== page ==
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Cruelty and Collapse

The End: The Defiance and Destruction of Hitler’s Germany, 1944-1945
By Ian Kershaw
(Penguin, 564 pp., $35)

It can be harder to lose a war than to win one. Nazi Germany won quick victories in 1939 and 1940 against its eastern and western neighbors, Poland and France. Many Germans who had doubted the wisdom of war came around with enthusiasm to the sound of German boots on the Champs Elysées. Warsaw and Paris fell more quickly and with fewer complications than anticipated. Their conquest convinced many Germans, including army officers, that further campaigns could be won by strokes of genius. Then the first planned “lightning victory,” the invasion of the Soviet Union in June 1941, went awry. Rather than falling like “a giant with feet of clay,” as Hitler expected, the Soviet Union dug in and fought hard. By the end of 1941, the Germans found themselves at war with three mighty powers: Great Britain, which had declared war on Germany after the invasion of Poland and remained in the fight despite the fall of France; the Soviet Union, which had been Germany’s ally during the attack on Poland, then resisted with success Hitler’s treacherous attack; and the United States, brought into the war by Pearl Harbor, but an economic ally of the British and the Soviets well before its own forces landed on Sicily in July 1943 and Normandy in June 1944.

By late June 1944, with the Americans and British established in France and the Red Army crashing through Belarus, the end had begun. Ian Kershaw chooses the attempt on Hitler’s life of July 20, 1944, to begin his own history of the slow and difficult defeat of Nazi Germany. Might the war have ended sooner, as Kershaw suggests? Had the plotters killed Hitler, might Germany have been spared pointless suffering? Kershaw is careful in how he justifies his choice of turning point, noting only that if an armistice had followed a successful coup, events might have turned out differently. It is not at all clear, of course, that Claus von Stauffenberg and his fellow conspirators would actually have taken power had Hitler died; nor is it likely, even if so, that they could have immediately signed an armistice.

Though we might like to believe that opponents of Hitler must have been agreeable men, the conspirators’ demands for Germany would probably have exceeded anything that the Western allies could have accepted. They were not intending to surrender unconditionally, but hoped for peace in the west to continue the fight against the Soviets in the east. It seems unlikely that the alliance between Great Britain, the United States, and the Soviet Union would have broken at this late date, not least because London and Washington had no interest in allowing the Soviets to defeat Germany alone. It is also not clear that the Allies would even have negotiated with the conspirators, who included some criminals of the first rank: Arthur Nebe, who as commander of Einsatzgruppe B was responsible for much of the Holocaust in Belarus, or Eduard Wagner, who as quartermaster general of the Wehrmacht oversaw camps where millions of Soviet prisoners were starved to death. What seems likely, as Kershaw argues, is that the failure of the attempt on Hitler’s life gave his regime renewed support from society, aroused frightened loyalty from some wavering military officers, and provided the justification for a new wave of terror within Germany.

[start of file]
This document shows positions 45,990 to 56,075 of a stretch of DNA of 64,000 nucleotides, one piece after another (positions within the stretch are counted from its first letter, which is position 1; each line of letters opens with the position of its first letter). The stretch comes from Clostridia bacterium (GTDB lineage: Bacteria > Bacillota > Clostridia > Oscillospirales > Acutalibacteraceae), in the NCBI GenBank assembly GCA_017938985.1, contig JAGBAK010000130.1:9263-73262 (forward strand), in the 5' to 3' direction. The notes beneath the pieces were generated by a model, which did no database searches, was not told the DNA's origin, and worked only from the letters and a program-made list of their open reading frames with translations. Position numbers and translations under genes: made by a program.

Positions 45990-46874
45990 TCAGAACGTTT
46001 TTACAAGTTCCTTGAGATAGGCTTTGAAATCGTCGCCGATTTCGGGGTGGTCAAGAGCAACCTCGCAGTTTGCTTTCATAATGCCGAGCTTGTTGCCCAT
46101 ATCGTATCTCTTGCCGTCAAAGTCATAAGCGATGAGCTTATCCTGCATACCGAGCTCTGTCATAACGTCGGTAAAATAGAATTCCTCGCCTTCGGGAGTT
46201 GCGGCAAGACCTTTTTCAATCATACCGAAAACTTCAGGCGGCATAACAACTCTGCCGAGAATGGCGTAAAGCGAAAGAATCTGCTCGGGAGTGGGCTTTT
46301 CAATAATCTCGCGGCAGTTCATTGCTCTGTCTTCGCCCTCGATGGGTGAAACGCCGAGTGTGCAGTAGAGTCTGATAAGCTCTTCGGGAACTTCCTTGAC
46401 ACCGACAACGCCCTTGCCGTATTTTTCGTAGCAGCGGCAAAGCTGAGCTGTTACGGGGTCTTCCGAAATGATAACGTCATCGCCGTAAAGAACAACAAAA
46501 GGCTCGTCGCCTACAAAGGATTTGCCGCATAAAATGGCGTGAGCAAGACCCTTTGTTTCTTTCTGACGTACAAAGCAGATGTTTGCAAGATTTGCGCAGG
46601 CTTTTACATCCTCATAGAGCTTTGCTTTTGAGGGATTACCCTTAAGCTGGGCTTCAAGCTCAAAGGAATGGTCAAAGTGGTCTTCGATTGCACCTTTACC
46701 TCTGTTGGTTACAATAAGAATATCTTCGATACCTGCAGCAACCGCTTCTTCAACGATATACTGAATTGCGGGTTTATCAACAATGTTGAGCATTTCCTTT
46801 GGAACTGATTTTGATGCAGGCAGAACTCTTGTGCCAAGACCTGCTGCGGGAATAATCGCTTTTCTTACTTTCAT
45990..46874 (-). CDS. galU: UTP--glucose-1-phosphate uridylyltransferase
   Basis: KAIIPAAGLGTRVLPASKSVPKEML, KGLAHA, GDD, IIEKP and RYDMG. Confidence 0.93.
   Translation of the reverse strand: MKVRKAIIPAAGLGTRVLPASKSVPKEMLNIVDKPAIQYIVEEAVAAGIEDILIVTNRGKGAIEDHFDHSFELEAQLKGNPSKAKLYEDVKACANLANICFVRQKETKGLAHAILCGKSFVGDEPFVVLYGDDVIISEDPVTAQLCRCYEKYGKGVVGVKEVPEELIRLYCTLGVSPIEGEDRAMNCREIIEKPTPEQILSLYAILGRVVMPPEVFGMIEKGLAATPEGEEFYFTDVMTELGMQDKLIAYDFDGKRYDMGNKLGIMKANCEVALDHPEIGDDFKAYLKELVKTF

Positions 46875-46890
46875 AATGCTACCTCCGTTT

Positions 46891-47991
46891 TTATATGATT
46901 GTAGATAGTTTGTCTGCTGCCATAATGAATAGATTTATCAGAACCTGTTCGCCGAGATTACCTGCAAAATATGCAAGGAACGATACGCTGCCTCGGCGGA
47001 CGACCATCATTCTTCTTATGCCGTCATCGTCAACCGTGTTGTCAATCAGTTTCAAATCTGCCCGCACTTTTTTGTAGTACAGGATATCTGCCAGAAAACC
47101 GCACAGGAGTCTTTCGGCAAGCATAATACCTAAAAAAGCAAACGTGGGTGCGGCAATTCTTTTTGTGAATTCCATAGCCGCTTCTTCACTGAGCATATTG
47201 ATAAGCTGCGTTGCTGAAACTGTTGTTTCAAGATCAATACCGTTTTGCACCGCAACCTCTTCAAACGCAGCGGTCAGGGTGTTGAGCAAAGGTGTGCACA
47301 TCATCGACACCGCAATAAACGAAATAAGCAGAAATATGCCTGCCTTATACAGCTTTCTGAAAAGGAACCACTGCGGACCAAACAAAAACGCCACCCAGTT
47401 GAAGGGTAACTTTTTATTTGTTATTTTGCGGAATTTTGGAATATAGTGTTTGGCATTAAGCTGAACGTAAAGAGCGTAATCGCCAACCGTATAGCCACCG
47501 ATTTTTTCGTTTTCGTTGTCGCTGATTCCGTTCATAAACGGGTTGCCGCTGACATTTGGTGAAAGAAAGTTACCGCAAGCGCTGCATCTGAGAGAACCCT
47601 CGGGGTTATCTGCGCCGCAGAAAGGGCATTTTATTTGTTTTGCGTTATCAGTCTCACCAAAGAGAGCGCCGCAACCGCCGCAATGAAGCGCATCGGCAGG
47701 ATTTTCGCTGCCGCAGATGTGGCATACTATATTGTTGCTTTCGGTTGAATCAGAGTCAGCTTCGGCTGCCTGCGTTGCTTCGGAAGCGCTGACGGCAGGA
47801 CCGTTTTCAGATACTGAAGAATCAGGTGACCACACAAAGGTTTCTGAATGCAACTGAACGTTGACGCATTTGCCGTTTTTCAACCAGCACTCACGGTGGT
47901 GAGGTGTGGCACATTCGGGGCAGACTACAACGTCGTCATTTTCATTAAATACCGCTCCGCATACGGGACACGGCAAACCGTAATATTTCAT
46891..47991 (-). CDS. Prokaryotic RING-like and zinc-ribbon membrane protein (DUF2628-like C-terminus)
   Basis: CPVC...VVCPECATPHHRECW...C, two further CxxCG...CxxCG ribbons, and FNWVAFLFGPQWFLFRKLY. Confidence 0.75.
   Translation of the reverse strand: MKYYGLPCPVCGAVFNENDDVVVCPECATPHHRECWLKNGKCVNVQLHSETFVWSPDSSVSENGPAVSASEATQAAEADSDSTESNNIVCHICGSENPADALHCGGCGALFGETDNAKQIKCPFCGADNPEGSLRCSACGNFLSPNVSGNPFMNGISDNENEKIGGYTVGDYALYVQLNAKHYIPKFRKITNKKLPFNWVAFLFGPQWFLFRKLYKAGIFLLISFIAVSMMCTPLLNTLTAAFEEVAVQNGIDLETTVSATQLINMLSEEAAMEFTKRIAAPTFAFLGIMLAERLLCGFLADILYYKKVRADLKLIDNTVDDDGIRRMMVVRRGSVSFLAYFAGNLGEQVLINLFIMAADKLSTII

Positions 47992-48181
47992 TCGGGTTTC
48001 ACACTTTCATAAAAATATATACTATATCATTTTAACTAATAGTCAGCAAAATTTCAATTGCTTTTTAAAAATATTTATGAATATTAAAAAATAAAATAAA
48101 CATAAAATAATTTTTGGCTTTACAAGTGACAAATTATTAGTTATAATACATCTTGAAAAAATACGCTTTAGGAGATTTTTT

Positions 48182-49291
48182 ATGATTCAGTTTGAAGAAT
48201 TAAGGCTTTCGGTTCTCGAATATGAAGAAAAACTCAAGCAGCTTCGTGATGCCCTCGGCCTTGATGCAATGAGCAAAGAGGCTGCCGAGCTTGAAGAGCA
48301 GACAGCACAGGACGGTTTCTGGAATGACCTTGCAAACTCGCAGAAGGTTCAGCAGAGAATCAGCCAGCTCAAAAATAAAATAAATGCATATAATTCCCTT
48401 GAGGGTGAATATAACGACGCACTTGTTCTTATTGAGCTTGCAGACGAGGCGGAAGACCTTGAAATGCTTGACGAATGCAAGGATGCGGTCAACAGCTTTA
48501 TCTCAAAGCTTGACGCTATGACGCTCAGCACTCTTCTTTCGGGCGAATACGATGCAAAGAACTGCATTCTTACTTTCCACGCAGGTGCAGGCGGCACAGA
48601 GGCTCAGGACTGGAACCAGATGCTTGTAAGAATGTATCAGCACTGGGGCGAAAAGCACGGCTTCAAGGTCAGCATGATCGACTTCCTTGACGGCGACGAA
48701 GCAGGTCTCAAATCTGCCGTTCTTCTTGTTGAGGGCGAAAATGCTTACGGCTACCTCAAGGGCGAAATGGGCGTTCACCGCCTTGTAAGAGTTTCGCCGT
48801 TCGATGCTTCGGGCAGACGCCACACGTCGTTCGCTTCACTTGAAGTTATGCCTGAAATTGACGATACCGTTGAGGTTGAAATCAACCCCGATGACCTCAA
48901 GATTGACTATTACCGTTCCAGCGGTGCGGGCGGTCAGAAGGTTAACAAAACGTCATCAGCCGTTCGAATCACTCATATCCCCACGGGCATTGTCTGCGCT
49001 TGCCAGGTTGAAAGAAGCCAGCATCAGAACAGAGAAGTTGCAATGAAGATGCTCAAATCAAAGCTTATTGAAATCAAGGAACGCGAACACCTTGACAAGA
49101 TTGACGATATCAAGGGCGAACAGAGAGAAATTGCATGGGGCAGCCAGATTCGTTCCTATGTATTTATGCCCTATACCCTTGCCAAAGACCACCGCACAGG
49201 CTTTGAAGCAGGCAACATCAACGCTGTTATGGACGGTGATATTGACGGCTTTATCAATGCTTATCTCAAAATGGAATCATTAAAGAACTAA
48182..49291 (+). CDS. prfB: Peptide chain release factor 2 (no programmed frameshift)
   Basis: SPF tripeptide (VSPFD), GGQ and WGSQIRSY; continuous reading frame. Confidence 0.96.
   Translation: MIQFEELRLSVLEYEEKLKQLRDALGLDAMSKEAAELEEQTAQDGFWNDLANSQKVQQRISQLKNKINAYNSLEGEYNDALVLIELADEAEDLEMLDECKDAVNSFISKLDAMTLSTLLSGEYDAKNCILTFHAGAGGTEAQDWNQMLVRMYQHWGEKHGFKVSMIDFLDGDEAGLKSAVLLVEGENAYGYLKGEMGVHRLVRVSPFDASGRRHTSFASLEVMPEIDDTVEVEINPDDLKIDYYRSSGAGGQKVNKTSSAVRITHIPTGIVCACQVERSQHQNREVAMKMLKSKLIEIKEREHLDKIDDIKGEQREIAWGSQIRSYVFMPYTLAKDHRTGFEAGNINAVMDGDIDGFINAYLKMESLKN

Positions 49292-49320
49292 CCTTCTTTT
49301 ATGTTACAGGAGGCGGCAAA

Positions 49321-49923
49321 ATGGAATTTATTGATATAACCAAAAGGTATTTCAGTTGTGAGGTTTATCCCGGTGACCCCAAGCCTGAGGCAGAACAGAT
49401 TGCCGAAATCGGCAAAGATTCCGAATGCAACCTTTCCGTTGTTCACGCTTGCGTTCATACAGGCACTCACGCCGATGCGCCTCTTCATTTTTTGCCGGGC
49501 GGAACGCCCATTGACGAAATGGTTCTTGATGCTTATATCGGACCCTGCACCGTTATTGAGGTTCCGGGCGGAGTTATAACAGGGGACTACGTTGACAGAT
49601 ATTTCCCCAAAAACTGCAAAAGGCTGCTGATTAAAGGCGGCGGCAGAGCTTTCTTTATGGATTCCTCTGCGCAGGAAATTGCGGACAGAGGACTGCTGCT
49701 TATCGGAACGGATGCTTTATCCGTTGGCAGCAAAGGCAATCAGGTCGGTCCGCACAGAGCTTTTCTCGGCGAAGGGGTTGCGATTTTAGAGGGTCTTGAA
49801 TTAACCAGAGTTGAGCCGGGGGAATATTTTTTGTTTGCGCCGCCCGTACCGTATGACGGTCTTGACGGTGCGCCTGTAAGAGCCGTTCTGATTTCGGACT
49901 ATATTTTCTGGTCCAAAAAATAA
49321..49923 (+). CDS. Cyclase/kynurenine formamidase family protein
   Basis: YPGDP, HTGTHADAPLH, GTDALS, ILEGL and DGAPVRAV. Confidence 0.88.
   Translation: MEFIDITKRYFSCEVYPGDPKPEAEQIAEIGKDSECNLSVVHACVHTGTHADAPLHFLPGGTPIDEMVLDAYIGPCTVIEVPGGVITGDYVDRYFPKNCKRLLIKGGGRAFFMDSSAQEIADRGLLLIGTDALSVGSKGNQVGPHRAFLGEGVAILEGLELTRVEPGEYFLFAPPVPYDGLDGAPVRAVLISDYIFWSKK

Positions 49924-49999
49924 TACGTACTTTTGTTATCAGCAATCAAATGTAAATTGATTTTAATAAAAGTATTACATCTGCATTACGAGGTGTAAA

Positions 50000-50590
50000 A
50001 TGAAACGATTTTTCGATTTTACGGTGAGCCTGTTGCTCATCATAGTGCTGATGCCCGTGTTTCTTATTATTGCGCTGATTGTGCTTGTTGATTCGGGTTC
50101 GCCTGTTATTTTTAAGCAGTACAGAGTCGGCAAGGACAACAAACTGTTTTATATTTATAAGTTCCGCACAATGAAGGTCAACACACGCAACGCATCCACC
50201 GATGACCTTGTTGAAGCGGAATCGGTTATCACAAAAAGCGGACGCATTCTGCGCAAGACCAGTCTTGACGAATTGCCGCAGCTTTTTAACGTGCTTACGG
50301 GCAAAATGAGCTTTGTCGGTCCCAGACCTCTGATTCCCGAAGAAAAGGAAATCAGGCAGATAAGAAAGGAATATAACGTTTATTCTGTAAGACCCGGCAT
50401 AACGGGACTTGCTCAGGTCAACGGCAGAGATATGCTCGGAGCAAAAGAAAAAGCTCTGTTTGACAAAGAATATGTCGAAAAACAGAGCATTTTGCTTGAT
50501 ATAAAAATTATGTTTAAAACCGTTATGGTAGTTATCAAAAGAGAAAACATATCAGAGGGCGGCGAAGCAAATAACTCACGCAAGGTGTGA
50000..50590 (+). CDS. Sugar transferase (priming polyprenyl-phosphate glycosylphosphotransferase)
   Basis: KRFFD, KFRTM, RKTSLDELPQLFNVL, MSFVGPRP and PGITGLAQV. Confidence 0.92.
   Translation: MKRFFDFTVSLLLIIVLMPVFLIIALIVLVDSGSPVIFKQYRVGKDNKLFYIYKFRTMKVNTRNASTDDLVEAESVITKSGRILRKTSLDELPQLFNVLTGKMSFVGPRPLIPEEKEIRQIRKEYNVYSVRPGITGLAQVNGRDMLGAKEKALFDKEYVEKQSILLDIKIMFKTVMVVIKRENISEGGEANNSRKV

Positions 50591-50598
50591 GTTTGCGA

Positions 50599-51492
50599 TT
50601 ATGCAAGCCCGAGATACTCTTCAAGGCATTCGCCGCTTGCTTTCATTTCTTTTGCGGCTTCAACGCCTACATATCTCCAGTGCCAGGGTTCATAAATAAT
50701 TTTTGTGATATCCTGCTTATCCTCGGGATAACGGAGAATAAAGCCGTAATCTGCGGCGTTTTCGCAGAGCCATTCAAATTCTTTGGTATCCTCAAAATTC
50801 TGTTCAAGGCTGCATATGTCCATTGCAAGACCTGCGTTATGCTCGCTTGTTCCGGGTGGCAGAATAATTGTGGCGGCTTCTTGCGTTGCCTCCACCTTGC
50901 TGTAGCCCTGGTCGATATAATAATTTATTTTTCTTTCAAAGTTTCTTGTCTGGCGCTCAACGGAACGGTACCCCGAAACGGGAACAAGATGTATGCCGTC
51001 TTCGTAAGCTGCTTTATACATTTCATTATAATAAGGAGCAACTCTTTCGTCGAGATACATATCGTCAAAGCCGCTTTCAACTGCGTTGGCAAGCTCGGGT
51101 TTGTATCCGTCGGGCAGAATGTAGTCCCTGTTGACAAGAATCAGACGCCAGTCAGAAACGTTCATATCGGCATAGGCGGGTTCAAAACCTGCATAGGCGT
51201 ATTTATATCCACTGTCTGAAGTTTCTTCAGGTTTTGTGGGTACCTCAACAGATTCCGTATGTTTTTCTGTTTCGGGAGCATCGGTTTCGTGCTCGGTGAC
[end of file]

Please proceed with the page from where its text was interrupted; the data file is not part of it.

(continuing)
Kershaw’s task is not to explain why Germany started the war, nor why it had the war aims that it did, nor even why it lost. He is exercised by the question of why Germany continued to fight in the second half of 1944 and the first months of 1945, at great cost to itself. By the summer of 1944, many Germans no longer believed that the war could be won, though surprisingly many did; many had lost faith in Hitler, but some regained it after the failed assassination. The prospect of being without a Leader after twelve years of his rule was a shock. Germans found it hard not to sympathize with a victim of a bomb plot, especially one who exercised terrifying power.